Also, Daniel’s comment that most “rad trads” are closet sedevacantists is absurd: sedevacantism requires an impossibly gilded , ultramontanist 19th century view of the Papacy that does not stand up to the historical reality. The Orthodox are ecstatic because Francis eschews any significant display of Papal authority, the primacy of the Roman Church, or the dignity of his office (though I certainly understand his desire to avoid the bureaucrats of the Apostolic Palace by living in the Vatican hotel). And the Eastern Catholics are, somewhat, happy because the Orthodox are happy and many of them wish for some level of convergence between the Church and the Orthodox. Lost in all this is Rome’s significance….

    Lastly, someone called Benedict/Francis’ encyclical a “neo-Modernist” fluff piece. The term “neo-Modernist” denotes a specific school of thought popular in the 1940s, ’50s, and ’60s that ran rampant under the reign of Pius XII, John XXIII, and Paul VI. Writers like Rahner and Kung, and even Ratzinger, were certainly considered unorthodox by the Holy Office under Ottaviani, but that does not mean they specifically were neo-Modernists. I do not know must about neo-Modernistic thought, but the term is often used in a blanket fashion by some traddies to denote anyone who isn’t a neo-Thomist. Use terms and definitions with precision so people do not think you’re animadverting high churchmen. Really, there hasn’t been a true Papal encyclical since Paul VI published Humanae Vitae. Papa Montini was so shocked by the horrific reaction of people to a re-iteration of the Church’s teaching on life and sexuality that he never wrote another. When John Paul II started publishing encyclicals again they took on the length and character of small books or large pamphlets, rather than the concise and instructional nature of the writings of Gregory XVI, Pius IX, Leo XIII, Pius X, Pius XI, Pius XII, and Paul VI. It should not be surprising that this latest encyclical reads more like a protracted reflection.

    Peace to all,
    The [not so] Rad Trad

    1. Rad Trad,

      I’m baffled by the way you’ve interpreted my response to Calovich. You seem to be suggesting that I am against Traditionalists, and think of them as people concerned only with “litanies and Liturgy.”

      I’m suggesting the exact opposite: I praised Traditionalism (“I also admire your desire to be a “Traditionalist.” Tradition is worth defending heartily”) but pointed out that people who concern themselves with “litanies and Liturgy” without concerning themselves with the rest of Tradition (like due respect for one’s spiritual fathers, especially the pope; humility; avoiding detraction, gossip, and the like) are not really Traditionalists in the proper sense of the term – just as high-church Anglicans aren’t Traditional Catholics. If it helps, re-read the paragraph beginning “Look, I realize that this is all pretty general,” to understand what I am (and am not) saying.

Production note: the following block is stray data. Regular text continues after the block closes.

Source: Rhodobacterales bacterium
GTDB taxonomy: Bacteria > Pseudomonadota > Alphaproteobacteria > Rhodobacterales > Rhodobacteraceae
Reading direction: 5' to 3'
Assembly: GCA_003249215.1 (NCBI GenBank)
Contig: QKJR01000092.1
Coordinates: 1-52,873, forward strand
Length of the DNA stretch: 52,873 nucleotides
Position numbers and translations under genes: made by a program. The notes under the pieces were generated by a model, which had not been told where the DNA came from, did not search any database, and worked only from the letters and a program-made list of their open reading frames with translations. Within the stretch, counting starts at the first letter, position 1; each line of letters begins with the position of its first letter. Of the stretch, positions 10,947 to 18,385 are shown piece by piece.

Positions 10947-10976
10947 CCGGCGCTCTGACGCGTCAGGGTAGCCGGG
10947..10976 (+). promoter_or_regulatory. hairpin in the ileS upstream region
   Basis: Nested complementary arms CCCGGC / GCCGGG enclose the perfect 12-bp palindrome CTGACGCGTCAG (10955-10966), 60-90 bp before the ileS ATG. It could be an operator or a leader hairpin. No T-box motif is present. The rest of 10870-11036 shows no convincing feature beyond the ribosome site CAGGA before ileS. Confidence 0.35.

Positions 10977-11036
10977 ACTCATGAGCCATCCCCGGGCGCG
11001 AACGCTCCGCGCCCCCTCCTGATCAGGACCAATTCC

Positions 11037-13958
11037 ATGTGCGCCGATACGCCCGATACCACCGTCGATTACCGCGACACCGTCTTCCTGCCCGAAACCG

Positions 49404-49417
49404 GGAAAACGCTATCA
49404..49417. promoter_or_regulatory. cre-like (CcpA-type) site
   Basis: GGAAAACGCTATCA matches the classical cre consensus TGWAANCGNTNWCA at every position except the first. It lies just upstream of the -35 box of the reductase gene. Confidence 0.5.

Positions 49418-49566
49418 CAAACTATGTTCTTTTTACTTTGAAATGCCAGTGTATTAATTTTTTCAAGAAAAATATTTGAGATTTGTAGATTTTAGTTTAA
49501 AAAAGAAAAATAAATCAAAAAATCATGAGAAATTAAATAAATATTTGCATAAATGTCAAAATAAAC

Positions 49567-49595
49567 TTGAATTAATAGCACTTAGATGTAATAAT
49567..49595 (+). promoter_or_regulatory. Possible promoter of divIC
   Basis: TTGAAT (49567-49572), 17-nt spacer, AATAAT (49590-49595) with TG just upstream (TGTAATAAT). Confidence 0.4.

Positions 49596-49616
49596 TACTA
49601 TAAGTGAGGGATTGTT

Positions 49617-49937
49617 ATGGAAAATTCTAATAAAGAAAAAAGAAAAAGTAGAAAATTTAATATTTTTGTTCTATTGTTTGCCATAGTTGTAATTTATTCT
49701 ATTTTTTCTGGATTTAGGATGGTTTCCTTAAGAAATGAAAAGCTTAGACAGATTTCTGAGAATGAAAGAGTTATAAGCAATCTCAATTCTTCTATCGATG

I love the Latin Mass, and a number of the traditional devotions. I share his concern for litanies and Liturgy, and hate seeing the way that the Liturgy has been abused. I just also believe in honoring one’s spiritual fathers, not slandering and gossiping them, etc. What I have a problem with is the conspiracy-theorizing, the over-reliance on Internet gossip, the lack of respect for the Vicar of Christ, and what appears to be generally bad ecclesiology. So I’m not sure what you’re viewing as “a poor attempt at condescension” at all.

      I don’t deny the importance of Liturgy at all. Of course, I will suggest that loving the Liturgy won’t cover for sins against charity, but I doubt you’d disagree. As for the rest of, from your illusion to my “cavils” to my being “set off,” I’m not sure what you’re basing this characterization upon. Where am I raising cavils? It’s true, I strongly disagree with his characterization of a papal encyclical as “Neo-Modernist,” as I think all Catholics should. But is protesting the condemnation of a papal encyclical really a cavil?